However, there’s a few nuanced differences between complaining and sharing one’s heart.
A complaint focuses on the other person, what they are failing to do or what they are doing wrong.
The tone of a complaint is often one of confrontation,
the one of an open heart is that of revelation.
A conversation started off a complaint often has the effect that it is received with resistance, defensiveness, dismissiveness or aggression (because it’s experienced as an attack, unless the other has done enough work to read through the lines.)..
While sharing your heart often (not always, but very often) brings out compassion, understanding and desire to step in a lead.
“Speaking from your heart” is something that most people misunderstand as speaking from your emotions or from a highly charged and emotionally volatile space.
That’s NOT it.
That’s reactivity and often, poor self regulation.
To truly share from one’s heart is to place our heart in the hands and give the other a glimpse of what we’re going through.. WITHOUT making them guilty, without pointing a single finger, without blaming or making them responsible for how we feel..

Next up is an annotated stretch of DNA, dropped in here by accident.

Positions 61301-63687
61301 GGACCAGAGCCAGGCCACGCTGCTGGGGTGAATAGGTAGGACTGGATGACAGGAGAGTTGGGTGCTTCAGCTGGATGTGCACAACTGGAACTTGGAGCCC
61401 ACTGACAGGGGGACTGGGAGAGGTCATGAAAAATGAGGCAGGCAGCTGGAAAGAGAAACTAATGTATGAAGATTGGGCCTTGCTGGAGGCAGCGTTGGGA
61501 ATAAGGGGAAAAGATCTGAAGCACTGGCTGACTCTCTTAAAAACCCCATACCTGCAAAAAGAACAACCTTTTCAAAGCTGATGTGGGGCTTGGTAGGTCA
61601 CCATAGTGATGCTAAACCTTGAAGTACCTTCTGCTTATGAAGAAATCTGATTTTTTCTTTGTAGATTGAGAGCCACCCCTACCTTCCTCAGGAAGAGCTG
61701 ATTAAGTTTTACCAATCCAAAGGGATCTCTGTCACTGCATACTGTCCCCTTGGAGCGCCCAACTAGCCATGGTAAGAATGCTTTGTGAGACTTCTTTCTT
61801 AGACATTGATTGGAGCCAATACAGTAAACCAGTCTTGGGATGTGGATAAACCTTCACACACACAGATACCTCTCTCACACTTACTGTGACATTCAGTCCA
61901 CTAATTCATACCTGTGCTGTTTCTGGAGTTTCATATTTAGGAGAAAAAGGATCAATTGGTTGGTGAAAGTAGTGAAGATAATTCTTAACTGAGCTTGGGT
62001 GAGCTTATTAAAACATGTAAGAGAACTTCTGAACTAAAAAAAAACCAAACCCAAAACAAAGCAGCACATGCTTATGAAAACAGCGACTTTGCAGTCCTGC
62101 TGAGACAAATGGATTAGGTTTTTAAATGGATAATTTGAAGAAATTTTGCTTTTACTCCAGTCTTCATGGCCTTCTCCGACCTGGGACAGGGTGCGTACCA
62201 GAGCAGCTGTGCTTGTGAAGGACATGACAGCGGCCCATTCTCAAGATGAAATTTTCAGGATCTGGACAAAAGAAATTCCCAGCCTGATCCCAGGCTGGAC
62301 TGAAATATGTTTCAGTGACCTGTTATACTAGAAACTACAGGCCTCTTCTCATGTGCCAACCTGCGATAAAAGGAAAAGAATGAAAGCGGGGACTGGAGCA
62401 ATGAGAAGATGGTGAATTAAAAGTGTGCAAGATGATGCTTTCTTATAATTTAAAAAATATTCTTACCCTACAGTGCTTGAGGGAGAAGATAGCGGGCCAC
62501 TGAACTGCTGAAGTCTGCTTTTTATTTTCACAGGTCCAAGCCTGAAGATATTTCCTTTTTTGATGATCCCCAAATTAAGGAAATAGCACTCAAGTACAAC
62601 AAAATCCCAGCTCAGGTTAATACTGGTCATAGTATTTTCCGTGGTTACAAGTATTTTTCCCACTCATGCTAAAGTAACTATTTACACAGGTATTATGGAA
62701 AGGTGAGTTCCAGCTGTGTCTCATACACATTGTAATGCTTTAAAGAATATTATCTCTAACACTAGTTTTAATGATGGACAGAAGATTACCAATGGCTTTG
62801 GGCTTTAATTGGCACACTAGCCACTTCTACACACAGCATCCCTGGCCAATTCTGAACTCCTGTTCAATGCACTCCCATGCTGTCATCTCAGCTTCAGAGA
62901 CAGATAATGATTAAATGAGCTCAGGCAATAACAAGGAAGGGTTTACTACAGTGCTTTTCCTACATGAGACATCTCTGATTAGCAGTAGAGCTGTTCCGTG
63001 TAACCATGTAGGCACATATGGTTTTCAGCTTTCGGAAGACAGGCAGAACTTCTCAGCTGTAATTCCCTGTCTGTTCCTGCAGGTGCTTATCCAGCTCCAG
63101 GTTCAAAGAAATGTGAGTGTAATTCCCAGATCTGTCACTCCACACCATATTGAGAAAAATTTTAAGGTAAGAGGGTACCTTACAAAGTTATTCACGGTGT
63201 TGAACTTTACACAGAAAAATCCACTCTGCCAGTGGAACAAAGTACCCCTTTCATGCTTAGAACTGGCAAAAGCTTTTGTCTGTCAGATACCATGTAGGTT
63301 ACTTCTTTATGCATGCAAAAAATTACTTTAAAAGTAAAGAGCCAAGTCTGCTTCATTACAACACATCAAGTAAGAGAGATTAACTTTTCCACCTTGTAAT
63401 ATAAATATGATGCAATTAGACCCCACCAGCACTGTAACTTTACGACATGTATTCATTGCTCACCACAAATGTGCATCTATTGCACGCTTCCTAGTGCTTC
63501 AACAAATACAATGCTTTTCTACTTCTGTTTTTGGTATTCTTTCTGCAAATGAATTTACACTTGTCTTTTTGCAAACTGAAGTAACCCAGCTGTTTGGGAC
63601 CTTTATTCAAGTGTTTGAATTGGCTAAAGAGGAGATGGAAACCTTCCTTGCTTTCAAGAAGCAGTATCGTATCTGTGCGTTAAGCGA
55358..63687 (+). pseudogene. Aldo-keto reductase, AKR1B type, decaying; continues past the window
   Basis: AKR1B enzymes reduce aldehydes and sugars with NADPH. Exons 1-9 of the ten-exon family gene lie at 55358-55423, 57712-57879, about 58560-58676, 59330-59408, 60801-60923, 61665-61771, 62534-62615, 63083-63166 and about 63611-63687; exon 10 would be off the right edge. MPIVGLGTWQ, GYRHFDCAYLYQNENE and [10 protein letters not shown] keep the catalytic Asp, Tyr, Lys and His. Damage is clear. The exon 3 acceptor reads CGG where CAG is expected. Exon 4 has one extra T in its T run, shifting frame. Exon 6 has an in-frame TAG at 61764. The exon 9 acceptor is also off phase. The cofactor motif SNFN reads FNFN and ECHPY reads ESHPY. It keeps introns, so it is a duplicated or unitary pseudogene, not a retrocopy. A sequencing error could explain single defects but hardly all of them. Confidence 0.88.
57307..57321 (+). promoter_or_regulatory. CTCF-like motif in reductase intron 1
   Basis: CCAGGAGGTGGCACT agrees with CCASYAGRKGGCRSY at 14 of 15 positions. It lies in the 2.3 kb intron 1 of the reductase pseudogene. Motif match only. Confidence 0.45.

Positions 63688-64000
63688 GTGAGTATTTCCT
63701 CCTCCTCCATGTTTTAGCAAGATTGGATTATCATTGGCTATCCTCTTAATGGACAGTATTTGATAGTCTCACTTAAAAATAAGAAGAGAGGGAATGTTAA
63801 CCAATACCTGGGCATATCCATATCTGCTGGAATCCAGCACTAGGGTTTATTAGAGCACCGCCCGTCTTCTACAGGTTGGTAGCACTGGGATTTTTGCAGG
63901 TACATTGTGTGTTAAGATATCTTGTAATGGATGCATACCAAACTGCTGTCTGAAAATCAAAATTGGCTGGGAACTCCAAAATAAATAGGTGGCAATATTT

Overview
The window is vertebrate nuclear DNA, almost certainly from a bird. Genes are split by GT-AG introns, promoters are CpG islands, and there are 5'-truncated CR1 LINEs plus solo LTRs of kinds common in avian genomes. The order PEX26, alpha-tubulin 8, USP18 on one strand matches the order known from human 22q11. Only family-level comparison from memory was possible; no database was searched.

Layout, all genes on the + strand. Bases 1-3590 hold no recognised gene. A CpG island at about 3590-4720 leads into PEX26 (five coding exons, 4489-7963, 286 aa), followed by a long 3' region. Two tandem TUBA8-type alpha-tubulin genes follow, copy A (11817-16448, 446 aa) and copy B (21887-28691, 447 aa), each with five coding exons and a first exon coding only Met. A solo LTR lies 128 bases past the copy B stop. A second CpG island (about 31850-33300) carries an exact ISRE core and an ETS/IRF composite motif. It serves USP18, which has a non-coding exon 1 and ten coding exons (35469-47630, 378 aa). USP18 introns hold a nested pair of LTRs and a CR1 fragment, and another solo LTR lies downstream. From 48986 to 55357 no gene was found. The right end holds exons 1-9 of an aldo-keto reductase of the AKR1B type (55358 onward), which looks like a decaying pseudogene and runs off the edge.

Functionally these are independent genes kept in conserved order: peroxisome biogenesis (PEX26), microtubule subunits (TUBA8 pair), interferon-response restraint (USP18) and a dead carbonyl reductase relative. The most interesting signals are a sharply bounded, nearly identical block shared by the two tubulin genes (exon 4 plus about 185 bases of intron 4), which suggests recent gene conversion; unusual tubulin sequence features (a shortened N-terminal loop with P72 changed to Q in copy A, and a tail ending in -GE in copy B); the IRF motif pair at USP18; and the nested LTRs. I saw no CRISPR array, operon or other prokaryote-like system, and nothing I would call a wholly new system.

Just opening a window that says:
“This is the truth of how I feel around what just happened”
It does not seek to change or punish the other..
It seeks to share one’s world with them.
And it is rarely received as a complaint… for there’s nothing you are asking of them, nor anything you’re shaming, judging or attacking.
A complaint in essence is about the present moment not being good enough or acceptable.
Sharing your heart embraces the moment as it is, recognizes its perfection without minimizing the grief, pain and waves of emotion that are present within you.
So in essence, a complaint is a tool through which we reject the other and the moment.
Sharing our heart, one in which we include them, and deepen their awareness of where we’re at (while owning all that is ours).
A simple example would be, let’s say, we’re dating and I came home from work really tired and hungry..